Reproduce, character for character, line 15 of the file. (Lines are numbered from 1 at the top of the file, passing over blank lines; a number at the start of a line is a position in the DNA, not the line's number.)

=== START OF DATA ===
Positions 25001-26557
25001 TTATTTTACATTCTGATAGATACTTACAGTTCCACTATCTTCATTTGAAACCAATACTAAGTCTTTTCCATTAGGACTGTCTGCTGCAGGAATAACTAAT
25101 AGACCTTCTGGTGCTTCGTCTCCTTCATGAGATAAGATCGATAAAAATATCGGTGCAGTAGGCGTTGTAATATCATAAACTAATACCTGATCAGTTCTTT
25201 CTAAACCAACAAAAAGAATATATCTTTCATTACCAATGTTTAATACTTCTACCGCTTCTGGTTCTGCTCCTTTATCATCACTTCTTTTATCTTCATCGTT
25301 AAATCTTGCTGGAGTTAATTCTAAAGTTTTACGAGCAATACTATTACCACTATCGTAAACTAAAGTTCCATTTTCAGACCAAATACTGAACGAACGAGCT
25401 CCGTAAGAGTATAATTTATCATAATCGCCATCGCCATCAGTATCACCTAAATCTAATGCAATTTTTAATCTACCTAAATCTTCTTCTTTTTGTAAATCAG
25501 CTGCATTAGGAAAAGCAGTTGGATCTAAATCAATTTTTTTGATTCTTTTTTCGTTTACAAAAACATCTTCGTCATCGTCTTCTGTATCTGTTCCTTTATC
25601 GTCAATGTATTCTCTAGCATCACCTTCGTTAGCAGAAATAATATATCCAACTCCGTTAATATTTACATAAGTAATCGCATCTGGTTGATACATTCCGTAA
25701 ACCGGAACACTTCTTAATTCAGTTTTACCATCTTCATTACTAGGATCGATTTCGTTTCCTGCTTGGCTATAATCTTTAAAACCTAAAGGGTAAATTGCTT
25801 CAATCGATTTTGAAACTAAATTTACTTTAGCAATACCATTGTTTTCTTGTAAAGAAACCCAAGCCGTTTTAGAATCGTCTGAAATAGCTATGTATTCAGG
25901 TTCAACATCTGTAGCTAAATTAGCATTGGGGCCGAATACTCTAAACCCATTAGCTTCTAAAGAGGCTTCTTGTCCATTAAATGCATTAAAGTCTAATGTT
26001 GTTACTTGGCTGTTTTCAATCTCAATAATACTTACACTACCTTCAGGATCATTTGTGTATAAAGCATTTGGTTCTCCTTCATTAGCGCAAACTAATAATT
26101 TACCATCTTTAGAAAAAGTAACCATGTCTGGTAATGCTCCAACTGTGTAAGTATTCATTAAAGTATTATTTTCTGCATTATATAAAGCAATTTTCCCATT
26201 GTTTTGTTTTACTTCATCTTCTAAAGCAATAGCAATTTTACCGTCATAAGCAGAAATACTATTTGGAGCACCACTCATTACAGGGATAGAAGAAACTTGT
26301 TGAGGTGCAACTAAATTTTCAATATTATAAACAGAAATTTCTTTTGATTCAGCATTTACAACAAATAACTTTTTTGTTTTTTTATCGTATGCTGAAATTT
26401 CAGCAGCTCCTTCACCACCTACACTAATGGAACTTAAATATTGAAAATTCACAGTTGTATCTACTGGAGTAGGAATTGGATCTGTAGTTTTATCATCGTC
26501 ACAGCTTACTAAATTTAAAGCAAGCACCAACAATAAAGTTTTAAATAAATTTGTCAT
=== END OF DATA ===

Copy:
26301 TGAGGTGCAACTAAATTTTCAATATTATAAACAGAAATTTCTTTTGATTCAGCATTTACAACAAATAACTTTTTTGTTTTTTTATCGTATGCTGAAATTT